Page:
Foursquare, the location check-in application that has gained significant traction in the social media landscape (just reaching over 10 million users) has recently struck up a deal with American Express.
Up until now, Foursquare has been primarily a social app for entertainment purposes only. Users would visit a place in the real world, and then “check-in” to that location using Foursquare on their smart phones or computers, earning badges based on various circumstances and letting others know where they are at any given time. The only revenue generated by the app so far has been through advertisers.
That is about to change.
Foursquare is now trying to focus on the more serious, real-world business of payments, coupons, and retail and American Express has stepped up to make that happen. Users will be able to link their American Express card to their foursquare account on their smartphone, and by doing so will be able to access discounts from selected stores by simply walking in and checking into their Foursquare account. The plan is to encourage first time customers to the store to perhaps try a brand or product by offering them a coupon or promotion, as well as encourage existing customers to return. Perhaps the more a customer checks-in to a particular store on different days, the better the coupons/promotions will become.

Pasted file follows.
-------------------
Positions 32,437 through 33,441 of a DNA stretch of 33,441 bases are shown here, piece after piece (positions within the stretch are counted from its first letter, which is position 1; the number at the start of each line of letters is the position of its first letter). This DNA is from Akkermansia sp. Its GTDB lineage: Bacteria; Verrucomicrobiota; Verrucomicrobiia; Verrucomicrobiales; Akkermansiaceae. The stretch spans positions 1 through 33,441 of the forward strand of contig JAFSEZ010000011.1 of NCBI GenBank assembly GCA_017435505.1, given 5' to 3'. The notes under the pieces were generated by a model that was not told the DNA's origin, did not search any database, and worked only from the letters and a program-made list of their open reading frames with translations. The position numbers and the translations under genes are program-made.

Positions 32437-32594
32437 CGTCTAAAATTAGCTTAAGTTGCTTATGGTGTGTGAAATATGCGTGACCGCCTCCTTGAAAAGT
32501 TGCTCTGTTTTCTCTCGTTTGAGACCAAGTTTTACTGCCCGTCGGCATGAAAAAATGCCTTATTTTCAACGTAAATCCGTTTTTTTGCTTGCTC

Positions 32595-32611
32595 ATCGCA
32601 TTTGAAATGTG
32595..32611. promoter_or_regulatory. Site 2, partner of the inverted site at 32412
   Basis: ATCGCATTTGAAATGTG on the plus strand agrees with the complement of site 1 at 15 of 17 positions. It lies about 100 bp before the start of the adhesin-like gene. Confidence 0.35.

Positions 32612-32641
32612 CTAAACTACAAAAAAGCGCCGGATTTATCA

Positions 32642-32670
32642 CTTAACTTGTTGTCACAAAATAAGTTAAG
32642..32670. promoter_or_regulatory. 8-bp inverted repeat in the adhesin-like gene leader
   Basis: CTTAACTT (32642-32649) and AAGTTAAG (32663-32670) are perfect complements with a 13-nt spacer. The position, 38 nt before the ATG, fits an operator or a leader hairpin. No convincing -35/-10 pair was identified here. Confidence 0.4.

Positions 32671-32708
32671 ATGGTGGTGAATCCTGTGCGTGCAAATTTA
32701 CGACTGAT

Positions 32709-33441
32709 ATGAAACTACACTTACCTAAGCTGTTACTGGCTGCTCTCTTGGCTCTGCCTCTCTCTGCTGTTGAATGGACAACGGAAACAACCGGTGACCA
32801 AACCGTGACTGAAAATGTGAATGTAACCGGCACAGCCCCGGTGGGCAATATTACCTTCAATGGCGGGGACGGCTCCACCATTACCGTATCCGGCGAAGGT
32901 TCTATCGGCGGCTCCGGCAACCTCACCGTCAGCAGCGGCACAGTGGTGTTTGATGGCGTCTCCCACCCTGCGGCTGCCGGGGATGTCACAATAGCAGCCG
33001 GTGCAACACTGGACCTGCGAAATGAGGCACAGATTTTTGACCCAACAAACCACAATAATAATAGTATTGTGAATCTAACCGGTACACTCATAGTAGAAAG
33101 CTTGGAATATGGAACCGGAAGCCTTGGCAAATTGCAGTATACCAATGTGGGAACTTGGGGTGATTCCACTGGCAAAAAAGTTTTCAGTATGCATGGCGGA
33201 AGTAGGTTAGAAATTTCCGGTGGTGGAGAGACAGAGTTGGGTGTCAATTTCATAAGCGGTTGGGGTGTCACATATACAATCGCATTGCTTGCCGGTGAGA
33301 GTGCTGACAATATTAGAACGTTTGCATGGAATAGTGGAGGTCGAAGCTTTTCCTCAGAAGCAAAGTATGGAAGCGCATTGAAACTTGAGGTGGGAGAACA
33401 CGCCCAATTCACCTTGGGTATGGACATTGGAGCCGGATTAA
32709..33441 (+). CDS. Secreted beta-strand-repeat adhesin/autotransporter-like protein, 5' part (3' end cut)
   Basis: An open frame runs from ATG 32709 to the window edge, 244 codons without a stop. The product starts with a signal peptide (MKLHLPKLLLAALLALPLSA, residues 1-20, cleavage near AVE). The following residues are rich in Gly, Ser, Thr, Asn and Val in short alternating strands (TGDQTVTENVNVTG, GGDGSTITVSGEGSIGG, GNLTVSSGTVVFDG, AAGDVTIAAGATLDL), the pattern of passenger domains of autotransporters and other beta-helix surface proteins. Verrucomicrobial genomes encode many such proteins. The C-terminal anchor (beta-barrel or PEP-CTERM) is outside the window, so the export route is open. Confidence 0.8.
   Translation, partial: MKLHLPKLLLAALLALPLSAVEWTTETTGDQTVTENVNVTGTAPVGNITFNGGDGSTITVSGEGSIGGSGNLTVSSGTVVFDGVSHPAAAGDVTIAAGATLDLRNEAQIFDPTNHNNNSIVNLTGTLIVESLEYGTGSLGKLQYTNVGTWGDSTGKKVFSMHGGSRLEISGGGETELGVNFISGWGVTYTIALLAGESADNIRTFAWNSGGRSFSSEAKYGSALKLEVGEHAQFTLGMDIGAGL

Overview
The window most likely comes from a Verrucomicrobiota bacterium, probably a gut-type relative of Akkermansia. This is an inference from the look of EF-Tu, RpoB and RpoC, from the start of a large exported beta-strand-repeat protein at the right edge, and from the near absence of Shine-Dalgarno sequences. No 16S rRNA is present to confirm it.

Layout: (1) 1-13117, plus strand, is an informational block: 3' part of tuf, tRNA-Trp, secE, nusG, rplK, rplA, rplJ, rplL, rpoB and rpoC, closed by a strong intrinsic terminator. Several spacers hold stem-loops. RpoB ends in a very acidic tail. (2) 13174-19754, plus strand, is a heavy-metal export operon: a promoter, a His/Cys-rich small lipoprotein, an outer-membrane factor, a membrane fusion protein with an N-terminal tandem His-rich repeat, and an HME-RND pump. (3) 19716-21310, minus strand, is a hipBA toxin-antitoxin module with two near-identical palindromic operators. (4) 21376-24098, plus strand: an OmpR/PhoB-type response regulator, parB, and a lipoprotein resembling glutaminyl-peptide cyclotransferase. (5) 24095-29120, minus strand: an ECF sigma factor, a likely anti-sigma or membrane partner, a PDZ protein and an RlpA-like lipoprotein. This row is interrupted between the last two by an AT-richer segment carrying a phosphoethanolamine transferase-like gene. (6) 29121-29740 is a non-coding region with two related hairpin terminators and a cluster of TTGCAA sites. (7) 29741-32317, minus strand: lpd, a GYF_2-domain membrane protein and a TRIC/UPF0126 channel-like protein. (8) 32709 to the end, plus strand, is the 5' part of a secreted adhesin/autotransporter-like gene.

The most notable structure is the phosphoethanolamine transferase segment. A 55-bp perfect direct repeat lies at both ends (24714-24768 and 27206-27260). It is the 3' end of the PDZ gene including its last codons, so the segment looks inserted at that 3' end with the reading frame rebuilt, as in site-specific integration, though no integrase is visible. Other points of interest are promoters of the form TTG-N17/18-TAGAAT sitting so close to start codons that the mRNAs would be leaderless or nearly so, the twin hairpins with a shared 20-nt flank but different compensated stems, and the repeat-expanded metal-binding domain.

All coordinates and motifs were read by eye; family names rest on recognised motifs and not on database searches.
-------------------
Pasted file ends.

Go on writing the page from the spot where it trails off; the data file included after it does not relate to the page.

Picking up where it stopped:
For Foursquare a tie-in with a major credit card company puts it firmly on the radar of retailers, marketers and payment vendors. For American Express, a tie-in with Foursquare gets it into the online discounting space and in-front of a young and tech savvy demographic. As we all know, credit card companies are ruthless with trying to bring on new customers (I remember receiving a credit card offer when I was 10), and with a tie-in like Foursquare, it won’t be hard to get young adults who are already fans of the social site to clamor to sign up with American Express.
It seems from this new venture that, if successful, Foursquare will begin to change their brand identity from that of an entertaining social game of sorts, to a consumer tool. If that happens, the “hip” aspect of Foursquare may dwindle. Then what’s to stop other promoters from cutting out the middle-man and just creating their own website for users to sign in and receive promotions?
As we all know about good ideas, time will have to tell whether or not they are successful.